Set intention for "otherworldly" GPS took us to a point on a very busy street near our house. We heard faint, bizarre music and my boyfriend pointed out the bike path that ran under the road below us. Meandered down to find this! from r/randonauts
This one found God:
First Time – I was looking for God. Took me to the top of a hill overlooking the city and etched deeply in the dirt read "Jesus Christ is God" hahaha from r/randonauts
Finally, some intentions manifest in the way a tricky genie would make your wish come true.
This Randonaut had the intention of "safe," as in "safety," and was brought to a literal safe:
Intention: safe (as in safety) – it brought me to a literal gd safe 😂 from r/randonauts
This couple asked for Ariana Grande:
My Intention: Ariana Grande from r/randonauts
These examples are a tiny portion of the meaningful coincidences and strange happenings the Randonaut subreddit offers.
However, with the increased appetite for the dark side of Randonauting, I've seen multiple stories about some eerie finds such as smashed phones, women's clothing strewn about, children's toys, and sometimes even bones. Another frequent occurrence is users saying the app led them somewhere a disturbing death previously took place. These findings are all in line with what the users said were their intentions.
Some Randonauts are actively seeking something on the dark side, but even those who aren't may manifest something called a "despair meme". Randonautica defines it as "an idea, behavior, or style that spreads by means of imitation from person to person…." If a user only sees Randonauting negatively, their mind will take those connections and apply it to their own experiences with the app. This may contribute to the influx of unsettling trip reports.
If you are still skeptical, well, why wouldn't you be? With the clout that comes with a good ole viral video, it makes sense that some users would put out a false narrative. For example, one video showed two young men who say the app led them up a narrow hillside where they could not turn around. When they get out of the truck, a small boulder comes hurtling down the hill to the road. After watching a second time, it became clear that there is a third person behind a tree, chucking the rock down. This post was one of the only ones I could find with others agreeing it was fake. Otherwise, many of the creepier posts have arguments in the comments between believers and skeptics.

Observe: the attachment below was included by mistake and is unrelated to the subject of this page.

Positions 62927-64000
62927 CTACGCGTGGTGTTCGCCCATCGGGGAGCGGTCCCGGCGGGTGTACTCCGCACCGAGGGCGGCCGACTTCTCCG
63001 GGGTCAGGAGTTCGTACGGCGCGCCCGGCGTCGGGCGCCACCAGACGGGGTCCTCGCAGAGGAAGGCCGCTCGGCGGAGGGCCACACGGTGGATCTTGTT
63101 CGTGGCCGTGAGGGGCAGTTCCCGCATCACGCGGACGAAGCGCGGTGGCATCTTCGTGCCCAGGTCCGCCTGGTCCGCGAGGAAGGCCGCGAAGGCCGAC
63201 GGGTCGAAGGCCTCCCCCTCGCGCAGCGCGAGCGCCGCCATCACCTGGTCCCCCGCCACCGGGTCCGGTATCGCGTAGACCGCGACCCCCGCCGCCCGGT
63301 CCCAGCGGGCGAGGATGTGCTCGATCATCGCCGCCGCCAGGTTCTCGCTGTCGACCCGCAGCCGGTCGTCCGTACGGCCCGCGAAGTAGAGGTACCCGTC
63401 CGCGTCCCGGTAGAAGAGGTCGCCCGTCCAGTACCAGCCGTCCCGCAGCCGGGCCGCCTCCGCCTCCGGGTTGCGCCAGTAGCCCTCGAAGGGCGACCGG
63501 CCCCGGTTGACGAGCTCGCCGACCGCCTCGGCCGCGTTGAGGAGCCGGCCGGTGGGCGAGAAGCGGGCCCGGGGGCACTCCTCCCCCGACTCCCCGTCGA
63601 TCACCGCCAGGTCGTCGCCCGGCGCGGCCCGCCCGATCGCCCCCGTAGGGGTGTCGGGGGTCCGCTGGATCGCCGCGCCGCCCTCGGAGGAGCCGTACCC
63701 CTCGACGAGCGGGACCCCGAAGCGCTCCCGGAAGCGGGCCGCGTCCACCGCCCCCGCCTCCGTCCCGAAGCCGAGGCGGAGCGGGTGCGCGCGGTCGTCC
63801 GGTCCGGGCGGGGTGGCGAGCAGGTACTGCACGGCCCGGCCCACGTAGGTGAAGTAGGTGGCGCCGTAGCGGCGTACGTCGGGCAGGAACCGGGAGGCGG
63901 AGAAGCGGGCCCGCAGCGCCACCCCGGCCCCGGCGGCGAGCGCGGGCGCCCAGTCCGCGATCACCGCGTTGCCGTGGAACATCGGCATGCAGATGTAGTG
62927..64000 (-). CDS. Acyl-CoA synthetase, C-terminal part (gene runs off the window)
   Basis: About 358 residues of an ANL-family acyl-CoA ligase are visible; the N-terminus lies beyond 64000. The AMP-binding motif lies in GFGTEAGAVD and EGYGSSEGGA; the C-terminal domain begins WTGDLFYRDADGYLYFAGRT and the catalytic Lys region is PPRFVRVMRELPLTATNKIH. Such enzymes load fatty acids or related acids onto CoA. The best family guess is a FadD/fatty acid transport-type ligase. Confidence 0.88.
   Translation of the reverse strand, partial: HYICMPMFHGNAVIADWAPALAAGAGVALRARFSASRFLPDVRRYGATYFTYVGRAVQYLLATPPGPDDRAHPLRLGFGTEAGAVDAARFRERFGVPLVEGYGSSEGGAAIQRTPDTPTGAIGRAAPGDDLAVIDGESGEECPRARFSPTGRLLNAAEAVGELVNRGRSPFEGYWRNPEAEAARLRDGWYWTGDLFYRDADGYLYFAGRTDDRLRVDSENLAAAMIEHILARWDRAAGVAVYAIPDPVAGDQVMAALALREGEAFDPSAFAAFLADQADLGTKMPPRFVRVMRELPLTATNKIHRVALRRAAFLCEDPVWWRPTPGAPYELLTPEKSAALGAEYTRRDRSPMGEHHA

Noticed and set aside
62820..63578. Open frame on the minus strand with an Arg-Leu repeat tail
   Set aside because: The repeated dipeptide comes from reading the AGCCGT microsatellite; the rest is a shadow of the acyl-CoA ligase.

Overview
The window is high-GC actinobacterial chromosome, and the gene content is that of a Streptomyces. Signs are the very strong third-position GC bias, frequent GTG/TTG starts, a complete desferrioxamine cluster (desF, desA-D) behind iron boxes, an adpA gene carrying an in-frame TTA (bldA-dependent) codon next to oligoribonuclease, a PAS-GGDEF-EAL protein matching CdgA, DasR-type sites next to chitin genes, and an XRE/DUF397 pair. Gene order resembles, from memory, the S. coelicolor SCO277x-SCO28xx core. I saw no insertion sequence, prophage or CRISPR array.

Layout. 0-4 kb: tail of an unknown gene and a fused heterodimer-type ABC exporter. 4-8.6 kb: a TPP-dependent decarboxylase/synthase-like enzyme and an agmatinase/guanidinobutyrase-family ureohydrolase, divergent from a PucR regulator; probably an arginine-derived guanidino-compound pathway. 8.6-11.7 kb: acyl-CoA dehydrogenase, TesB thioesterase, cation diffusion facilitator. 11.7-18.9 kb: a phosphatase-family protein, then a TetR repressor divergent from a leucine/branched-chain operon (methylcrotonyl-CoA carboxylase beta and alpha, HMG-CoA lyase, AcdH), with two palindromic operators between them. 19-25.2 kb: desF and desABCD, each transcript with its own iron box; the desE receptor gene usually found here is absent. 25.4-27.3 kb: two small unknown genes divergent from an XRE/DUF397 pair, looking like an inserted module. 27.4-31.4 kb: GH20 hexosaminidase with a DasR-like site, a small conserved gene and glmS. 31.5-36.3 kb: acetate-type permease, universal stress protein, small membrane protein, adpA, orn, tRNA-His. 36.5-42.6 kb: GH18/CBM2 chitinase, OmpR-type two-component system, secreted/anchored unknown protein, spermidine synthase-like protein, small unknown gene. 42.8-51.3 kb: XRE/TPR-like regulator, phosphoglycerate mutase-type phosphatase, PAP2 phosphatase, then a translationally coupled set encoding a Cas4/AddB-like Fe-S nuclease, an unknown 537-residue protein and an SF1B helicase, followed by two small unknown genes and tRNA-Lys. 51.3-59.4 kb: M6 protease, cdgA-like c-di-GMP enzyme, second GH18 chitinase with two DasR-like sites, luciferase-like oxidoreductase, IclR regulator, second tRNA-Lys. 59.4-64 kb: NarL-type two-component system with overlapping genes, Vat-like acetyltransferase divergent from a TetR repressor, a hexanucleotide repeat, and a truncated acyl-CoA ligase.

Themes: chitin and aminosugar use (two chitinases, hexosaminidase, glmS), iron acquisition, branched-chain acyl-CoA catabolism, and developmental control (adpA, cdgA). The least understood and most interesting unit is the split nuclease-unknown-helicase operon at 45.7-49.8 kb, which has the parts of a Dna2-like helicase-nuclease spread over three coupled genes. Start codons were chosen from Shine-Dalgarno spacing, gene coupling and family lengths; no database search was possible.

If Randonauting manages to break the user out of probability tunnels, chaos theory would say that the one small change can make the system behave entirely differently. The invitation to new possibilities coupled with any synchronicity the human mind could gather offers some validity to much of the Randonauts community trip reports.
It seems to me that where you go Randonauting will also profoundly influence your results. I have tried about 26 times intending to find a stray dog I could adopt and call Chubba or Beef Wellington, but exploring suburban areas doesn't seem optimal for this. Maybe that was also a bit too specific, but I had hope after hearing stories of people finding their new pets with the app.
To generate your trip, Randonautica asks you to choose a void, an attractor, or a pseudo. These types of points influence where you will go and what you will find. A void has a sparse number of quantum points, meaning it does not have much influence by human mind-matter interaction. According to Randonautica, "the more sparse the void, the stronger its power is, and the higher significance it has towards your intention." When I chose to venture towards a void, it would take me to places like Mulholland Drive or hiking trails.
An attractor is the opposite of a void. When I chose trips to an attractor, I would end up at apartment complexes, homes, or other properties I couldn't go in.
Pseudos are a truly random point that has you explore your blind spots. You are also able to choose what type of generator to use. Choosing ANU means a machine at the Australian National University generates numbers based on "fluctuations in the magnetic field of virtual particles in a vacuum." The temporal option provides random numbers generated by a CPU.
I do believe that the truth is sometimes stranger than fiction. Falling down the Randonaut rabbit hole has opened my mind to an alternate thought process that is open to randomness and meaningful coincidences. Perhaps, that in itself invites an entirely new set of possibilities I would never have found otherwise.
[Although the above paragraph was supposed to be my last, I had to send Boing Boing a new bit of last-minute information. After I last went Randonauting Wednesday morning, for my full-figured new pet, a friend reached out to ask if I could foster her Rottweiler, Helga. I said yes.]
Image: @ughhenry / TikTok